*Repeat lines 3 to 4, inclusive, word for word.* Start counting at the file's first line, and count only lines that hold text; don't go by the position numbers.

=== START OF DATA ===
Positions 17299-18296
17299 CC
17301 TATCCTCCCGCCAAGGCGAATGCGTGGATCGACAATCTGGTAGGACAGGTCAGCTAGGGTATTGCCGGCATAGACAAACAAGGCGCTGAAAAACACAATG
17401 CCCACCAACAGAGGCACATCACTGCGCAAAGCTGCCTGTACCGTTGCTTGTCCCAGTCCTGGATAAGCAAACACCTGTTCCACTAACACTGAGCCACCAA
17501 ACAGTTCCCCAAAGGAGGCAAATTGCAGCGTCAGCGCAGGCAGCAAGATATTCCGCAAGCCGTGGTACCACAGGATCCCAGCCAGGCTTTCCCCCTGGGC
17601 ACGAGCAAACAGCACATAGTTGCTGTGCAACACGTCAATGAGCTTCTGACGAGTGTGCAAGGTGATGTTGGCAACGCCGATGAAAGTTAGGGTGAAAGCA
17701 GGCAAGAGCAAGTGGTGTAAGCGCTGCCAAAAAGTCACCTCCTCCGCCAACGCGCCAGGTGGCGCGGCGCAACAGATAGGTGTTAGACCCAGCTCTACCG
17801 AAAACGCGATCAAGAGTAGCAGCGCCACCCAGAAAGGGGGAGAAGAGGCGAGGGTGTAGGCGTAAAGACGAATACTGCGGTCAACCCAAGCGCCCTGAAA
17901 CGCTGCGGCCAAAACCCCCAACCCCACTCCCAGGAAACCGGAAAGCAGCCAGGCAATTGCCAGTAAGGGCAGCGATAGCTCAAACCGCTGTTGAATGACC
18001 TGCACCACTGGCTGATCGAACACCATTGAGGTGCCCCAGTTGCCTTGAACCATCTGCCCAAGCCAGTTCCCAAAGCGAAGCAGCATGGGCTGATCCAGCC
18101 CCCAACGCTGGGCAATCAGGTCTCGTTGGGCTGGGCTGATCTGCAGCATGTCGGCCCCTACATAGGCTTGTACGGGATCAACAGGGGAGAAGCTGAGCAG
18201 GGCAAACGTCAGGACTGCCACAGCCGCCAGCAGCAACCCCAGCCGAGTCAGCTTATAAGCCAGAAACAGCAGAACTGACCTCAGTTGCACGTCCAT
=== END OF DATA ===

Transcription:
17301 TATCCTCCCGCCAAGGCGAATGCGTGGATCGACAATCTGGTAGGACAGGTCAGCTAGGGTATTGCCGGCATAGACAAACAAGGCGCTGAAAAACACAATG
17401 CCCACCAACAGAGGCACATCACTGCGCAAAGCTGCCTGTACCGTTGCTTGTCCCAGTCCTGGATAAGCAAACACCTGTTCCACTAACACTGAGCCACCAA